Friday, December 13, 2019
Dec. 13, 2019

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In Our View: Cheers & Jeers: Monitoring tolls; we’re winners

The Columbian
Published: September 7, 2019, 6:03am

Cheers: To fighting against tolls. Rep. Jaime Herrera Beutler, R-Battle Ground, continues to keep Oregon’s tolling plan in the spotlight. This week she publicized her efforts to ensure that Gov. Jay Inslee remains involved in the discussion. Oregon has proposed tolls along Interstate 5 and Interstate 205. That would inordinately impact Washington residents, who generate a majority of the traffic along the north ends of the freeways.

Herrera Beutler says the plan would use Southwest Washington residents “as a revenue source without providing them with any benefit.” That is an overstatement; Washington drivers would benefit if funds are used to mitigate congestion. Herrera Beutler says she has little ability to prevent approval of the tolls; Inslee also has limited power. But coordination between federal, state and local representatives can ensure that the concerns of Southwest Washington residents are heard.

Jeers: To cyberattacks. A 21-year-old Vancouver man has pleaded guilty in federal court to helping “hijack” hundreds of thousands of DVRs, internet routers and surveillance cameras. Kenneth Currin Schuchman faces up to 10 years in prison and $250,000 in fines for researching and identifying vulnerable devices, then working with co-conspirators to electronically invade homes and create networks used to overwhelm larger computer systems.

That sounds complicated, and it is reflective of the risks that come with our modern world of interconnected gadgetry. The question for Schuchman and other cyber criminals: Why don’t they use their technical knowledge for good instead of criminal activity?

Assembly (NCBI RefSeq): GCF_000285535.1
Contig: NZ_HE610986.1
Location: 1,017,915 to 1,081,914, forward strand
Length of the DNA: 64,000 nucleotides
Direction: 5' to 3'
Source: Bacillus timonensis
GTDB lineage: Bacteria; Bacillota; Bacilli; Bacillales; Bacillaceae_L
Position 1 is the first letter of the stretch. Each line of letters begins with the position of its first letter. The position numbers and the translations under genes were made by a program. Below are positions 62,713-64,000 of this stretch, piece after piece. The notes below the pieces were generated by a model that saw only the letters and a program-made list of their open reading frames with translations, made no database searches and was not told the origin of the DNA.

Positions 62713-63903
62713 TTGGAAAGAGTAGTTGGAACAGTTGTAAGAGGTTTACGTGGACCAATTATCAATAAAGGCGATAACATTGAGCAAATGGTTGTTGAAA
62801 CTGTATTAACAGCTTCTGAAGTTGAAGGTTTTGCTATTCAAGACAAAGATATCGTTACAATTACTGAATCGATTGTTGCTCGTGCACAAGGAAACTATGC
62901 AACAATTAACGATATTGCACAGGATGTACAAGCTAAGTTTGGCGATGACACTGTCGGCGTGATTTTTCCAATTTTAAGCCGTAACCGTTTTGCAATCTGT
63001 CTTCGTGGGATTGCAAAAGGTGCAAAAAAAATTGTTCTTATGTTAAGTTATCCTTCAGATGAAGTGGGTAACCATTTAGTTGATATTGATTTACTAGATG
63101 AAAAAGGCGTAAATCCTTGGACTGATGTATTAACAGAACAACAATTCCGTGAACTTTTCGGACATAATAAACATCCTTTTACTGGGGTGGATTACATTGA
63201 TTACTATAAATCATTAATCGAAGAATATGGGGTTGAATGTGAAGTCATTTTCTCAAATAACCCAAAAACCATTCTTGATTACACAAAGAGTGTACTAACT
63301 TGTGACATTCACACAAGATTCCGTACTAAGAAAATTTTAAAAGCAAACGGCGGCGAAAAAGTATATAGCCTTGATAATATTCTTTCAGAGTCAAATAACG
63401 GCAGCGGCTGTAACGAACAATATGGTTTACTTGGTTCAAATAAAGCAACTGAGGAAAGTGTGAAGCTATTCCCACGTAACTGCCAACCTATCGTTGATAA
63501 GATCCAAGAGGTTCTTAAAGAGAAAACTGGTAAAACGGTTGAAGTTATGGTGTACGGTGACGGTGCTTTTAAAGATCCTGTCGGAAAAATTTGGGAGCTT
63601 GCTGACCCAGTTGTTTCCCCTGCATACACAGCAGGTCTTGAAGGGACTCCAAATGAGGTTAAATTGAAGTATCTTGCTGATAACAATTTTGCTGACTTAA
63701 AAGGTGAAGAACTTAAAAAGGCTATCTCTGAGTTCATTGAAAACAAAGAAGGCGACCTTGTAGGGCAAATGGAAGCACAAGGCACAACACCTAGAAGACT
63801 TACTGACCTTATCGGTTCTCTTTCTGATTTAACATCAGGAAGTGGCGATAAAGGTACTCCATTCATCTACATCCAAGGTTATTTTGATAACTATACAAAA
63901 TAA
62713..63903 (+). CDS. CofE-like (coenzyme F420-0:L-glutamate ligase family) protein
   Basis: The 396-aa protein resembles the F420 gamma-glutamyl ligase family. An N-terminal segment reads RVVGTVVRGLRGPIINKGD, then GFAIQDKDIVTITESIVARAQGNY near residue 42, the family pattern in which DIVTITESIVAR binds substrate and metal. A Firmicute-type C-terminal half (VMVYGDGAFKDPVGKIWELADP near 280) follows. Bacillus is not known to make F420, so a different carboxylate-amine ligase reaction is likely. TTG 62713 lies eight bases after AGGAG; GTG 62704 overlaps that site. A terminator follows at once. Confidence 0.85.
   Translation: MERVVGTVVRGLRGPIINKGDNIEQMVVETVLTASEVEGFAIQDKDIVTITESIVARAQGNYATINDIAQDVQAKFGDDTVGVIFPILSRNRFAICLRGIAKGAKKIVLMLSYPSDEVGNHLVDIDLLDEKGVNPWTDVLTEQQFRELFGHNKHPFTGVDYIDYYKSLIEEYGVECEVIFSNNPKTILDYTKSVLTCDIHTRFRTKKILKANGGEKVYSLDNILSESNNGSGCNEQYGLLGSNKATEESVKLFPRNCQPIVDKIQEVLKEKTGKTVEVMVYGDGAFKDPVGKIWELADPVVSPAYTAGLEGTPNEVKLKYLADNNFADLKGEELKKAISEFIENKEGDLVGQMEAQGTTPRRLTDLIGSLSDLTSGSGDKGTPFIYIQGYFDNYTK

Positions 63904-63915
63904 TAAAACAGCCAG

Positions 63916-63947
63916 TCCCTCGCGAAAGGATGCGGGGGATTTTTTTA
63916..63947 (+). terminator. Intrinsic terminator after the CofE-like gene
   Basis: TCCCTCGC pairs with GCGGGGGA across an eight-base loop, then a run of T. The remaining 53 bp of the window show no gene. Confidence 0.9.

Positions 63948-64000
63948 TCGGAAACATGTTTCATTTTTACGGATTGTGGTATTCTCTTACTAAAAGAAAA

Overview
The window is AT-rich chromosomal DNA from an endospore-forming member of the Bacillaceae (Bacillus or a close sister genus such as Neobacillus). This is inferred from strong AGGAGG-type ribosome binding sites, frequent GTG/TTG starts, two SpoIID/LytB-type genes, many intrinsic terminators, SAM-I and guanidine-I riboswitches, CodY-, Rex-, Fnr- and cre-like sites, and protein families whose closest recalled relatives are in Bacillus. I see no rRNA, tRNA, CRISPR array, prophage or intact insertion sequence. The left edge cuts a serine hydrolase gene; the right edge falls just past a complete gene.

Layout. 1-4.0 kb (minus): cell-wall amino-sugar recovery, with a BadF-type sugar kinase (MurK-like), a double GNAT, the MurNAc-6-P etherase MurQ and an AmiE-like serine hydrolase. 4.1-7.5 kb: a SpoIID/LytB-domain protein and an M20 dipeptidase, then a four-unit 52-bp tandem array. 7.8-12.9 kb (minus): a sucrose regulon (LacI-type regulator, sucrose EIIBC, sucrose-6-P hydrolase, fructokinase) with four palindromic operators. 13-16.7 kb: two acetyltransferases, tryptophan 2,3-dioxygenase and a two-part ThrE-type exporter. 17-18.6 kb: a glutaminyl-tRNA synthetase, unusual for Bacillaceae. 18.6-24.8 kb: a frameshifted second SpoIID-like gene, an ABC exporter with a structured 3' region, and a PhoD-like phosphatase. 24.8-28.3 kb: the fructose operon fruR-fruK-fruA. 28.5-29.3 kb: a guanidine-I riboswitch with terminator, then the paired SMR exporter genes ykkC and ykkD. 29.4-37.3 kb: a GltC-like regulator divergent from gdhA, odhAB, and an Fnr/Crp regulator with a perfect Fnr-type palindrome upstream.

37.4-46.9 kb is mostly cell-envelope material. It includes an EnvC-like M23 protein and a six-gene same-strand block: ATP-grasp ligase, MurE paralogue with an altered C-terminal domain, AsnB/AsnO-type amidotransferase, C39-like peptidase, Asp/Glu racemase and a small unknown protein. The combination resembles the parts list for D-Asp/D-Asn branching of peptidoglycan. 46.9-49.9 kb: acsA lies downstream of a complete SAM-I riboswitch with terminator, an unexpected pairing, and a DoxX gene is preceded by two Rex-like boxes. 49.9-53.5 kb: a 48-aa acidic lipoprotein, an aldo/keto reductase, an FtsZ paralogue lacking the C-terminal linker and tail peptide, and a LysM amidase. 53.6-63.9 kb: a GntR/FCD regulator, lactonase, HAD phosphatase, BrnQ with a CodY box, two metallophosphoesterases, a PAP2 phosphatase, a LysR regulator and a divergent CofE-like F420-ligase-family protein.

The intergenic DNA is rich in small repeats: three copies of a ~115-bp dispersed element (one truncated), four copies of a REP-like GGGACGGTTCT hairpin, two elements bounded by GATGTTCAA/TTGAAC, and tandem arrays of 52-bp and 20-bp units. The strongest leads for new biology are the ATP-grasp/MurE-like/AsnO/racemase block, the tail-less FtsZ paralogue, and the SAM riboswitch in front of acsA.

Cheers: To, well, to us. Reporters from The Columbian won seven awards and shared an eighth, including three first-place honors in the annual Blethen Awards. The prestigious contest recognized outstanding work published between June 1, 2018, and May 31, 2019, in daily newspapers from Washington, Alaska, Idaho, Montana, Oregon, Alberta and British Columbia.

The Columbian won first-place awards for coverage of diversity (reporters Jessica Prokop, Wyatt Stayner and Jake Thomas), enterprise reporting (Prokop and Patty Hastings) and feature writing (Calley Hair). Typically, out of humility, we are reluctant to toot our own horn. But in an age when newspapers and other media outlets are frequently scorned, if we don’t trumpet our success, who will?

Jeers: To vandalism. A Southern Oregon man has been fined for damage in Crater Lake National Park. An estimated $60,000 in damage was caused by off-road driving in Pumice Desert, including “widespread vegetation mortality,” according to the Associated Press. The man was fined $200 after his insurance company paid for the full damage.

Officials said the park has seen an increase in illegal driving and that the restoration process is costly and takes years to complete. Anybody who thinks it is a good idea to drive off-road in a national park is deserving of jeers, but we are glad the perpetrator was caught and held accountable.

Cheers: To recovery. Nearly 1,000 people took part in the 19th annual Hands Across the Bridge event, celebrating freedom from alcohol and substance abuse. The event began with a gathering and speeches at Esther Short Park, then participants walked to the Interstate 5 Bridge to join a group coming from the Portland side.

The celebration is a powerful testament to the battles faced by many people in our community. As one organizer said: “There is strength in numbers. This event brings around feelings of unity.”